1. Well, nice explanation, but you forget about another income that is far above the swipe fees, Usually Banks earn around 60 percent of revenue on interest, whereas fees have about 15%, leaving swipe fees at 25% of the revenue makeup. Although we see Bilt has more credit card players and they are more “Savor” than average users, but Interest still takes a portion. According to the Fed, only about 42% of Americans pay their credit card balance in full. Even with the lowest interest-to-swipe fee ratio, American Express has 38% of Revenue on card users from Interest. Chase and Capital One have an even larger ratio of interest charges of a shocking 85% and 84%. This means that Bilt might have a interest to fee ratio of between 40%-80%. This could of cover most of the loss from swipe fees. Don’t forget that there are no signup bonus for this card unlike most other credit cards. Plus Bilt is also incentivizing people to have non rent spending on this card as there are perks like bonuses of Transfer Partners and Lounge Access depending on your status.

  2. Came here from the funding round as well. All your logic makes a ton of sense. I’m curious where you found the assumption that 80% of spend is on rent – couldn’t find that stat anywhere.

  3. The inter-change fees is also not entirely Bilt’s to keep, right? It must be shared bw Bilt, Mastercard and the issuer bank.

    in your above example, it would mean they make 0 interchange on rent but still have to pay ~1-1.5% to Mastercard + the bank?

    1. I’m not exactly sure of the breakdown, but generally, merchants (stores, hotels, airlines, etc) pay interchange fees to credit cards. Since rent transactions aren’t credit transactions (i.e. landlords aren’t paying interchange), Bilt wouldn’t be making any interchange, even though they have to pay out rewards on the transaction.

    2. this is correct and a serious flaw the main article’s analysis. this actually means that the unit economics for bilt are much worse.
      the only way bilt succeeds is via a land and expand model and / or interest fee’s

  4. I don’t believe for a second that Bilt buys points for 1 cent. It has to be far lower. Amex values points at 0.6c when used to offset charges, which is likely their breakeven. Bilt surely pays upfront for points based DCF values. I can see something around 0.70cpp as a reasonable upfront DCF price. I suspect they’ll add an annual fee and some silly coupons once they get a large enough user base. Right now it’s all about customer aquisition. From what I’ve seen of their IT, they have their act together – app works flawlessly.

      1. Yes. Read Gary Leff’s piece about how much card companies pay . You’d be surprised how much. Amex and others like Citi and Chase benefit from a long time lag as people hold on to points .
        Gary also did a piece on BILT in which they insist they are profitable.

  5. The problem with increasing credit spend that isn’t rent is that aside from the 1st of the month that gets you 2x the normal points… the spending isn’t worth it… if I’m going to a restaurant on the first of the month… you bet I’m using a bilt card… but every other day it’s in my drawer.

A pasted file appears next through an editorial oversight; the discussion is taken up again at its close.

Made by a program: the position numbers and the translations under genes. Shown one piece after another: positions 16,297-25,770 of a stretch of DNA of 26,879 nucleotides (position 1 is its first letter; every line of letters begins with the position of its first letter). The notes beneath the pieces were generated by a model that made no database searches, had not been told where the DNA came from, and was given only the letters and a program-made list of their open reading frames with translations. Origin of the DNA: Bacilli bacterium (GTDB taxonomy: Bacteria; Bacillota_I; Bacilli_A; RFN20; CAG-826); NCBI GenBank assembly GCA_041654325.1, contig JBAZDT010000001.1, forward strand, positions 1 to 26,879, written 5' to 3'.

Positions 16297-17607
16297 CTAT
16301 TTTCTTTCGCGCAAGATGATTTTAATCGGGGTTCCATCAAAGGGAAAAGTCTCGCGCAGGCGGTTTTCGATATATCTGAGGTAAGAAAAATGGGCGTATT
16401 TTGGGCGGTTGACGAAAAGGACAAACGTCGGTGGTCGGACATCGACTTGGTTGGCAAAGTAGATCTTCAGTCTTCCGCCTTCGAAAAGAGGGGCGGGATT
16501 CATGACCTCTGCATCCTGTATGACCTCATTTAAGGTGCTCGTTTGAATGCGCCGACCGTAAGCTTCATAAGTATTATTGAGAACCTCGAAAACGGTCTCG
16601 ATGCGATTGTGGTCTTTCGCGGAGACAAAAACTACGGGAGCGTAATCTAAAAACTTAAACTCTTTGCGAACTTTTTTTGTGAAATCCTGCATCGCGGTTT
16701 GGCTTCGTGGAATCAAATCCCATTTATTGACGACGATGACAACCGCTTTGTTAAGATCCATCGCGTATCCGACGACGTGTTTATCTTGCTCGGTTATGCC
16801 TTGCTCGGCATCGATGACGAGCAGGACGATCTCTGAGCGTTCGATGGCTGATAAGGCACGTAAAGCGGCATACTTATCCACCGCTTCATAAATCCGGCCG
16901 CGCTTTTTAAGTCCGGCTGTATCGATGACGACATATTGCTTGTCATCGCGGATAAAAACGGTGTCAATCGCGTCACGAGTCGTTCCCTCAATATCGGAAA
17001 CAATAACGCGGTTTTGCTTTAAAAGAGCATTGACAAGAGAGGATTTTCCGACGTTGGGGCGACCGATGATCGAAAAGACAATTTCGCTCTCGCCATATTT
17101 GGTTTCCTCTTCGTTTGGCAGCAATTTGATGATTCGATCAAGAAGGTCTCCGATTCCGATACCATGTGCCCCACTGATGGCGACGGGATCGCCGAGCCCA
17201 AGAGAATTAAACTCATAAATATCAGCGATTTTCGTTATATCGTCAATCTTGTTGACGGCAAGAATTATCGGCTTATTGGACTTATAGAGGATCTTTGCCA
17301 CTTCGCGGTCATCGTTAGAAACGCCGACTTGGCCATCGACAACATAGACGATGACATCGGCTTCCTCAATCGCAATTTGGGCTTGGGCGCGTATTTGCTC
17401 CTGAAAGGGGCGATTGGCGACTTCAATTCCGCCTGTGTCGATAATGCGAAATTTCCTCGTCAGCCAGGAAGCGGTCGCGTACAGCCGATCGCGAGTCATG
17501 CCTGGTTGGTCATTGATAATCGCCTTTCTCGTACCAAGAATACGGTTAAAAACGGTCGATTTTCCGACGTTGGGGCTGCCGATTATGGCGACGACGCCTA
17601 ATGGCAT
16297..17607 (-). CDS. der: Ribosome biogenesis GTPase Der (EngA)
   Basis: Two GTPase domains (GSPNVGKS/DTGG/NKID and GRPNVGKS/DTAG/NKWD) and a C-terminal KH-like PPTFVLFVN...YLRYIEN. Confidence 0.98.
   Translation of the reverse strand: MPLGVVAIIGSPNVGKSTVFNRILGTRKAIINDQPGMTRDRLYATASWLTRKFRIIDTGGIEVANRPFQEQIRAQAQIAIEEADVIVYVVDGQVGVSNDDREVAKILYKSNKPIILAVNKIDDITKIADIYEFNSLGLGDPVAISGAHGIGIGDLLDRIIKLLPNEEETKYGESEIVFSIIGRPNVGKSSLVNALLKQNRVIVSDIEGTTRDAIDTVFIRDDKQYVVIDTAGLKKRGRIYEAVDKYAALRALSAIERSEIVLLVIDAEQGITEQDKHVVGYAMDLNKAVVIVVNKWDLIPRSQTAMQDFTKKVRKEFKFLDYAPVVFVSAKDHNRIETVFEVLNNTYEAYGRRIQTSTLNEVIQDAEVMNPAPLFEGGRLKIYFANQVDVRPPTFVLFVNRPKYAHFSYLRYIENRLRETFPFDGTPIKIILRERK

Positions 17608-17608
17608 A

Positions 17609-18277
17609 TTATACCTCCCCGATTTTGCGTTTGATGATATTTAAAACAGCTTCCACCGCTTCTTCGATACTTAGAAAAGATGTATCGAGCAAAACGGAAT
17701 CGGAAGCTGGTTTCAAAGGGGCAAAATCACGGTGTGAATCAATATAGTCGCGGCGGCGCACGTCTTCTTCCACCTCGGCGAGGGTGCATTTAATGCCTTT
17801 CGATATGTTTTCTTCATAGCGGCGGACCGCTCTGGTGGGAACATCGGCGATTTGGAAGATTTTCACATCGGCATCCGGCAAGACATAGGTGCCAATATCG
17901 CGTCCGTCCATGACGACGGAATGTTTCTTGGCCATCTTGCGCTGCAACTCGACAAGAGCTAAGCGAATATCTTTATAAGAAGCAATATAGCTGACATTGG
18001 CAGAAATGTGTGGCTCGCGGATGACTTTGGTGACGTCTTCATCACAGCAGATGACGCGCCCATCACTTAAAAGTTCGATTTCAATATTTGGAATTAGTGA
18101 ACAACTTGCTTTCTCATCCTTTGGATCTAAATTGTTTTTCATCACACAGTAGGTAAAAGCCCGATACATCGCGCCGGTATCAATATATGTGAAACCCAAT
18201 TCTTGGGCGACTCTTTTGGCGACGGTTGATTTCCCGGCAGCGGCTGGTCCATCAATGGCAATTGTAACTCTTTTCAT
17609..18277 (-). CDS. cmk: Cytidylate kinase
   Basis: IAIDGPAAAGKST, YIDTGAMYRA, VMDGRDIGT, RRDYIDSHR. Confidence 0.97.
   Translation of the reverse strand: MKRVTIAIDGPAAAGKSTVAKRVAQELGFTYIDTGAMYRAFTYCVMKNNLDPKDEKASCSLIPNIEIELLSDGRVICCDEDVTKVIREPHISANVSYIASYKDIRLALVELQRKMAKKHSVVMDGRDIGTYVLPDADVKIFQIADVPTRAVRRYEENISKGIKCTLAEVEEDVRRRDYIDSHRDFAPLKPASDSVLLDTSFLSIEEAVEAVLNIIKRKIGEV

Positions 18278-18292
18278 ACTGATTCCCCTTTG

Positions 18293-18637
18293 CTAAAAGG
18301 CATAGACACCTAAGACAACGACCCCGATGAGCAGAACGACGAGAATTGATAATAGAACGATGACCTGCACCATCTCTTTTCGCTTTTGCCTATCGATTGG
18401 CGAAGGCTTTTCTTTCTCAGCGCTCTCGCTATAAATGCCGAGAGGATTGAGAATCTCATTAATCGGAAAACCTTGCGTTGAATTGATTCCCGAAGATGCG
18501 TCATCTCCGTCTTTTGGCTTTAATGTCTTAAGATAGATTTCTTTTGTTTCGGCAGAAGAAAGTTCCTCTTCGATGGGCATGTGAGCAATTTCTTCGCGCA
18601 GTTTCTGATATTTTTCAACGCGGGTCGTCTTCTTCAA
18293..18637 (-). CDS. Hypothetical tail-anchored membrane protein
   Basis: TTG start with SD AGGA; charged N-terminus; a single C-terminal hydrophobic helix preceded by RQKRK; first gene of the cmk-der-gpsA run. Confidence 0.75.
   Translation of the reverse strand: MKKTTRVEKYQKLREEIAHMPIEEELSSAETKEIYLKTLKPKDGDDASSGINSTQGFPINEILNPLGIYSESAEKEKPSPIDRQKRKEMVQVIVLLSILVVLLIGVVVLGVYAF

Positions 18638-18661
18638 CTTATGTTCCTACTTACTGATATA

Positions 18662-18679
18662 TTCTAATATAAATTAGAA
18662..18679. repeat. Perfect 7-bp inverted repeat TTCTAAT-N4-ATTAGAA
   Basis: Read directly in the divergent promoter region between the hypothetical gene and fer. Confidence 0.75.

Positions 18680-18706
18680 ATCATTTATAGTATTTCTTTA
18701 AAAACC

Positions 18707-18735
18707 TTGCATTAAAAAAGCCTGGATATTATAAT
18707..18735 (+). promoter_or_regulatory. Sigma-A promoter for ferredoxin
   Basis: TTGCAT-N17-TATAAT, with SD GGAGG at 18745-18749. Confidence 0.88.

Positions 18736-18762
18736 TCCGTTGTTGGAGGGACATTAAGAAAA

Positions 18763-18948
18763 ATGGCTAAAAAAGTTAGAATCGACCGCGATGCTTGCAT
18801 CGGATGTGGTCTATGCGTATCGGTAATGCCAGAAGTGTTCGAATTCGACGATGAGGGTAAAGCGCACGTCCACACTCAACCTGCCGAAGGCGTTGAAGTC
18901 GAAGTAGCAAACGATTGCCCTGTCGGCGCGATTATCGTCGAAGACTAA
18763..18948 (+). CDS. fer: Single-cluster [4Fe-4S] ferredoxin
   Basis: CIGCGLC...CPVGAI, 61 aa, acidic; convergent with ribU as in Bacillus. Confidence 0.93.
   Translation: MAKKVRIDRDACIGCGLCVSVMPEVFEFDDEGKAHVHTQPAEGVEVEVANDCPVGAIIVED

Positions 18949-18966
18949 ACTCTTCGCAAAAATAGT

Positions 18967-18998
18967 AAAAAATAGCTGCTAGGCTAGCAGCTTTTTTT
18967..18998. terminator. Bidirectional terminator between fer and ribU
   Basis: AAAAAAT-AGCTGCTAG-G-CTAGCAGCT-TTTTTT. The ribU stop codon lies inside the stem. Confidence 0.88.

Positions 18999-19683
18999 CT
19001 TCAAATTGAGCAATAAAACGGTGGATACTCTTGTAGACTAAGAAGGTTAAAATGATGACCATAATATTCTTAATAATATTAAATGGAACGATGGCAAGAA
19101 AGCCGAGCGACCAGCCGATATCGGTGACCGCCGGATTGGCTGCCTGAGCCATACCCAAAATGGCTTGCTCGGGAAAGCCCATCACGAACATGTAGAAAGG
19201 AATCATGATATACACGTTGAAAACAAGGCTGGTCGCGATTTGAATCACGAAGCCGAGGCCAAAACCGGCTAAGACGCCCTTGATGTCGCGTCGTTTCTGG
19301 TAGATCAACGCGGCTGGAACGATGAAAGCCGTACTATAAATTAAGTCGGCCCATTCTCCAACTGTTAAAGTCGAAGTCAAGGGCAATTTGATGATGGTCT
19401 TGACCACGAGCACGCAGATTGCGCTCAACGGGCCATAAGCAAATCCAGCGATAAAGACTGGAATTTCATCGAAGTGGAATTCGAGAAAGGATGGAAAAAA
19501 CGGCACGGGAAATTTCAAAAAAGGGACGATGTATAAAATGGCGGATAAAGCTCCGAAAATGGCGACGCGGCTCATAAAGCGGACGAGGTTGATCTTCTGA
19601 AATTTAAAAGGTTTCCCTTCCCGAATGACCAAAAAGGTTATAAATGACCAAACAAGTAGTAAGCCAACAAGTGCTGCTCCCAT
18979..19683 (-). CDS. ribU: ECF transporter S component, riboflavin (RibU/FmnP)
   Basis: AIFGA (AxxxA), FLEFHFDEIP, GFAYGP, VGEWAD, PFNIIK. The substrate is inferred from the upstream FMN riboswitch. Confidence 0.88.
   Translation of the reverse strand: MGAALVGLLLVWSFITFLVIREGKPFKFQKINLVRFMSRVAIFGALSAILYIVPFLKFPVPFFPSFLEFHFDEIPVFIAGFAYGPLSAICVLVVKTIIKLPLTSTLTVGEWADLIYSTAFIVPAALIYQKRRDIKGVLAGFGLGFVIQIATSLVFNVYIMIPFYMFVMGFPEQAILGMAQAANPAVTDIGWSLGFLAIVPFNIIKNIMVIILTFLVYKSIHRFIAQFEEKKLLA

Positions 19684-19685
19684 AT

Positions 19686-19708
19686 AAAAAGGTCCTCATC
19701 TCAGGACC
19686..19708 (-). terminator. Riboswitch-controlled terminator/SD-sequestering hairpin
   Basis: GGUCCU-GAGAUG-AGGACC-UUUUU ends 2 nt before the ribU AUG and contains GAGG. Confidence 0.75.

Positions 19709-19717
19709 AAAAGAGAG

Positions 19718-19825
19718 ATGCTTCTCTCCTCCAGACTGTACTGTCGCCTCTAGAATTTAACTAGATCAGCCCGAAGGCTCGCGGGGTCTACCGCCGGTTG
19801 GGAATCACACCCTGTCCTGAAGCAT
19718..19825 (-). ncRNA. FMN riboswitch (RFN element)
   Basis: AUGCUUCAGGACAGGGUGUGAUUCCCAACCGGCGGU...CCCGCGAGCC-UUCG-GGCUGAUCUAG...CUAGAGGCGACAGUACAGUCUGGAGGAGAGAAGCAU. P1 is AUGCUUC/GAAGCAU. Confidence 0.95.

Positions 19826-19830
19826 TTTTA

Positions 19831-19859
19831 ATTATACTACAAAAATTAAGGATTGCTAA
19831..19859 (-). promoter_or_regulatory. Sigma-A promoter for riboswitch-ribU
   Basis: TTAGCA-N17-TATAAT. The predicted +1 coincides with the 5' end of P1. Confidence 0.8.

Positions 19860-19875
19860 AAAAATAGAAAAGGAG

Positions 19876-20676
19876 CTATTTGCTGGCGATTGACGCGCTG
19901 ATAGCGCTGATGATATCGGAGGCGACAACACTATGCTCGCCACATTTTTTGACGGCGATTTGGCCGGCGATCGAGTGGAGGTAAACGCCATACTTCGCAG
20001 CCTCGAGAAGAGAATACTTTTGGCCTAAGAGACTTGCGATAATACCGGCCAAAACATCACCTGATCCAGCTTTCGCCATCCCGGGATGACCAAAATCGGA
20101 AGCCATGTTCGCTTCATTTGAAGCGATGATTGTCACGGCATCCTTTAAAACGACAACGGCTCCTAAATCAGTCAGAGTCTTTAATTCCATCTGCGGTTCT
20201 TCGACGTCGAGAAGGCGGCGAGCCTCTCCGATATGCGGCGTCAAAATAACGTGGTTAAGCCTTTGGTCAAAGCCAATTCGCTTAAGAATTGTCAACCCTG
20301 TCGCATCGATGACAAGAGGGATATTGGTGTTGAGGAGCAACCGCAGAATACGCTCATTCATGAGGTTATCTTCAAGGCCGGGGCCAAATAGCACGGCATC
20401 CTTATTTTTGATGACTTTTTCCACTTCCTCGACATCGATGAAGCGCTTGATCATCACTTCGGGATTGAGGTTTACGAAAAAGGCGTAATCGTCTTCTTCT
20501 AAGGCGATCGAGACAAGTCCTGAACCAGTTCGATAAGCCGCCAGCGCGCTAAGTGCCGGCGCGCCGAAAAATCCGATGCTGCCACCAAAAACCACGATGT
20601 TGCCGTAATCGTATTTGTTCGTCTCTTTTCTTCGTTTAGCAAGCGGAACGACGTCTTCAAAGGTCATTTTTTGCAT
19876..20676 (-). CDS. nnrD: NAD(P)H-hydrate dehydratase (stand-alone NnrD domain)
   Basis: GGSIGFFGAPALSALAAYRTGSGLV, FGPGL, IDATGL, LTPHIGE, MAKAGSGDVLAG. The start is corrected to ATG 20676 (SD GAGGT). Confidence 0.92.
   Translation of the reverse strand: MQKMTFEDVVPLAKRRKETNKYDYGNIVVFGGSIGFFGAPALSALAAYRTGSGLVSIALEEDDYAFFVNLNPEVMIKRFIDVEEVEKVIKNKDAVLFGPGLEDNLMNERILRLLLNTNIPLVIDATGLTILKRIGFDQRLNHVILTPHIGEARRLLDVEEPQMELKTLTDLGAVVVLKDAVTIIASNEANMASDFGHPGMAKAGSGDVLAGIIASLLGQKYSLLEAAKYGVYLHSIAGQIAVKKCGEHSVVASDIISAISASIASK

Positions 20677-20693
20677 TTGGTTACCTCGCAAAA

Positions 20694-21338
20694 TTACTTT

Maybe if they have a thing where random days, they make it 2x so that you at least have to keep it in your pocket… or maybe pick one category and be the card to use for that… a 3x gas would be a decent one…

    Even a 1.5x on everything else might be pretty good.

  6. Most miles sell their miles to banks around 1.5 to 1.8 cent per mile. I work for a financial institution /credit card company.

  7. The pivot to mortgages seems like a one-time and long-term play, right? For example let’s say I got this card at 25 and rented for 5 years then got a mortgage at 30. They are losing money on me for a long time before making money on the mortgage. And they aren’t going to get me to refinance especially frequently. And this is anecdotal but I don’t see the same ‘stickiness’ of customers with mortgages. I, and everyone I know, just shopped around for the best deal when buying/refinancing. We weren’t particularly beholden to the bank we dealt with the most or whatever (even with the startup type banks like Ally or SoFi).
    That said it seems Bilt is pulling back the official/unofficial welcome offer of 5x points for 5 days, and the September Rent Day deal is abysmal (free SoulCycle class or whatever? LOL) which may be a recognition that they can’t give out points (or transfer them to miles) like crazy.

  8. Lots of open roles at Bilt currently so they still for now appear in a growth mode many VC backed companies are not at the moment. Their $150mn raise concluded in the fall of 2022 well into the decline of VC funding and valuation. They prob have more runway than most 2021 or 2020 era funded startups.

    I believe the business case they make isn’t so much fixing the category mix, but taking these customers and getting them into mortgages as they graduate from rentals. A tough transition, but lucrative if pulled off. I share the skepticism unless Wells Fargo wants to make a loss leader of it and acquire them. Kind of like what Chase did with Reserve – huge loss leader in the name of future mortgage and investment relationships.

    1. That’s super interesting–I hadn’t thought about the pivot to mortgages. I share your skepticism, but should also point out that startups have come back from much more significant losses in the past.

    2. I don’t know much about the inner workings of these companies, but… apparently neither do you. I say this because you start every paragraph with “assuming.” Stop assuming, we all know the phrase. Everything in this article is pure speculation.

      Let’s hope that Bilt DOES know what they’re doing, and IS profitable long term. It means a huge amount of points for many peoples’ largest expense.

Leave a Reply

Your email address will not be published. Required fields are marked *